The question, “Am I allowed to do that?” is music to my ears is when I go into a school music program and invite (or defy!) the students to try something they’re usually not allowed to do, at least in the classroom. In that hour or so that I’m there, they are encouraged to try nontraditional performance techniques, explore improvisational elements, play an electric violin or viola for the first time and experiment with effects pedals and loopers. The look on their faces when I show them all those cool sounds are coming from that little white box is priceless!
For some students (and many teachers) there is initial trepidation – shyness, fear of making a mistake or sounding foolish in front of their peers. For others, they can’t wait to pick up an electric violin or viola and get their feet on the pedals.
Once they plug in and start stepping through the effects, creating loops – hearing sounds they never imagined they could make – everything, and everyone, disappears. They are immersed in the discovery of new sounds – what happens if they play pizzicato (plucked notes), tap the body of the instrument, play a loud sustained chord or a soft harmonic glissando?
Improvisation, at least in this context, means they don’t have to worry about playing wrong notes, so they are free to explore sounds and ideas. Using the Eventide H9’s array of effects, it’s easy to create a horror movie soundtrack, thunderstorm or explore the outer reaches of space!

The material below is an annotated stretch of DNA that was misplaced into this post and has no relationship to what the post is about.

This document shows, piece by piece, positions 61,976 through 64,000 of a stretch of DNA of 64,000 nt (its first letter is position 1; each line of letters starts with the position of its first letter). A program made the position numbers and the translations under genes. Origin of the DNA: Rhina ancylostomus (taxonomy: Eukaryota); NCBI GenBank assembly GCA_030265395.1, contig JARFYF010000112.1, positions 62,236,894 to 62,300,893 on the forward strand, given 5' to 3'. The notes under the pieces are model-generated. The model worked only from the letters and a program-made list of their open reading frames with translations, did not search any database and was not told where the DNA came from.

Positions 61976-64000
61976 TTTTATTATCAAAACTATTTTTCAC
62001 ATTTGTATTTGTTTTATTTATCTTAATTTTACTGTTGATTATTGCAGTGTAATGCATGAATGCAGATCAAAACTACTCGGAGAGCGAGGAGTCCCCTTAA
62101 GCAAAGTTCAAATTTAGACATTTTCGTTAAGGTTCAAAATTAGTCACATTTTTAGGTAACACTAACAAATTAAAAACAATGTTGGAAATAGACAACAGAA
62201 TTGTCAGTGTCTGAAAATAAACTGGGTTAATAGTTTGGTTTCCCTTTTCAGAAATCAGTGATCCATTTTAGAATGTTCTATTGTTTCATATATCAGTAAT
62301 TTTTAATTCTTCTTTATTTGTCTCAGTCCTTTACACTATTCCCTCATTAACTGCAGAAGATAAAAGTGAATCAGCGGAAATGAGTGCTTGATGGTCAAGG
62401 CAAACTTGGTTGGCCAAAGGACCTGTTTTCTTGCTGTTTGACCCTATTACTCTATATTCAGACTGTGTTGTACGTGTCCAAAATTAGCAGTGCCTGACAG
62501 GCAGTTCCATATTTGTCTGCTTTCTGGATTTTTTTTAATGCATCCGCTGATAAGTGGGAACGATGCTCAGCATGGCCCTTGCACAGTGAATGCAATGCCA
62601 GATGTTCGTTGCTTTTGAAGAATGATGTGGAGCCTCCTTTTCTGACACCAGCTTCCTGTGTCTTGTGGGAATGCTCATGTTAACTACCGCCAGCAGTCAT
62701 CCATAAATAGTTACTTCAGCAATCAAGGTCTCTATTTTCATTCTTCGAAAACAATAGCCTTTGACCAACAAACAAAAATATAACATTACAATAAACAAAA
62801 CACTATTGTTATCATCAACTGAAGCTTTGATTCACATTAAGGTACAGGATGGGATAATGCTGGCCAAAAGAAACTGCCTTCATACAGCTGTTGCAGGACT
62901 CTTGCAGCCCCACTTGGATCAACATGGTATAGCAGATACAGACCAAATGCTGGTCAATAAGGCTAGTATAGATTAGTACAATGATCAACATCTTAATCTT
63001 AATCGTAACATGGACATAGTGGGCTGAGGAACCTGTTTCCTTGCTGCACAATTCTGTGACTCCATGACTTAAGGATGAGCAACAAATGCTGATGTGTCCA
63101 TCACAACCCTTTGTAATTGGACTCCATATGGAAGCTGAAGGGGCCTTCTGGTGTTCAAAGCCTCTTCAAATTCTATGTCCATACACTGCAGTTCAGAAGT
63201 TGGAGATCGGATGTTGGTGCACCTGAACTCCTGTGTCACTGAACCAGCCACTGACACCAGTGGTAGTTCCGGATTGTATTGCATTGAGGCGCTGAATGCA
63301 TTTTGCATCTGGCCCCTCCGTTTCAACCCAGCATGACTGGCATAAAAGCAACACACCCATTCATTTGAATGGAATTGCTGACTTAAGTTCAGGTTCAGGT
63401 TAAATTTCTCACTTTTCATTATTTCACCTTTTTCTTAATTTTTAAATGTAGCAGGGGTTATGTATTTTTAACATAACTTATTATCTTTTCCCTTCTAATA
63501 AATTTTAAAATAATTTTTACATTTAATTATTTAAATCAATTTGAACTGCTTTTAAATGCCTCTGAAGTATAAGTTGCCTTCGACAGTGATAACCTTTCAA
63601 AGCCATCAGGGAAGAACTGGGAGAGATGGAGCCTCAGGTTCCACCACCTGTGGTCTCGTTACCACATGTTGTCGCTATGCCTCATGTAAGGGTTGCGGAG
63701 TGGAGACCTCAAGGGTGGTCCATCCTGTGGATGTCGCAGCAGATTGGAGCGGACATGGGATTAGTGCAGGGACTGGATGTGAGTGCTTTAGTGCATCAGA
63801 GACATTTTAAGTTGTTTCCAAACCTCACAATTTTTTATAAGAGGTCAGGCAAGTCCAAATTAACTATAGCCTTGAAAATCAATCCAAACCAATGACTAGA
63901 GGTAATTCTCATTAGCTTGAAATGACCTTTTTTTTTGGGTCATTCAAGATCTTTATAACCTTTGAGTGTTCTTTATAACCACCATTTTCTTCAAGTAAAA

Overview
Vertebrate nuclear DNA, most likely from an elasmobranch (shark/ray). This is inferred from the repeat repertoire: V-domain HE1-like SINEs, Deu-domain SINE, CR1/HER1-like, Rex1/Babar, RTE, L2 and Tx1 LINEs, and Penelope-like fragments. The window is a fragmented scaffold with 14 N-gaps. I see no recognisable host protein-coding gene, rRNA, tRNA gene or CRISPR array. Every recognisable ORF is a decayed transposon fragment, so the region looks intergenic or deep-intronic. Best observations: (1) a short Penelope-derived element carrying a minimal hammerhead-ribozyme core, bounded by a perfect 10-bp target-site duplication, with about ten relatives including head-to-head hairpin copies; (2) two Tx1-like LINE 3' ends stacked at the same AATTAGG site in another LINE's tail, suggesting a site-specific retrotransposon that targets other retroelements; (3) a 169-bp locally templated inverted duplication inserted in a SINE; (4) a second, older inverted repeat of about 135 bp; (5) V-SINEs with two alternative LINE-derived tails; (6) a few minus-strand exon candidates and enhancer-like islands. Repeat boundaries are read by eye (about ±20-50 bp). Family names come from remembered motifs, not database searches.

The H9 is a great tool to demonstrate ways of incorporating live performance with software technology. When I was invited to the vs. Interpretation Festival in Prague, Czech Republic, to premiere my multimedia/multichannel audio production “Dreaming in Sound” (more about this in an upcoming post) I co-presented a workshop on multi-channel sound technology with Software/Art Director Tommy Martinez.
When I presented my “The Power of Strings: Plugging In!” workshop at The Juilliard School, the professor was the first to take the electric viola for a spin plugged in to the H9. To the delighted amazement of her students, she began by playing a classical composition and then kicked in the ModEchoVerb algorithm which propelled the sonata into sonic orbit!
Viola student Lauren Siess took naturally to the electronics, adding “I have often felt that improvisation influences my classical playing, but adding effects pedals adds a whole other level of sounds and textures, further inspiring the colors I look for with classical playing.”
“I found that “plugging in” opened up a whole world of improvisation with myself and there were so many sound worlds to explore.” – Lauren Siess, Violist, The Juilliard School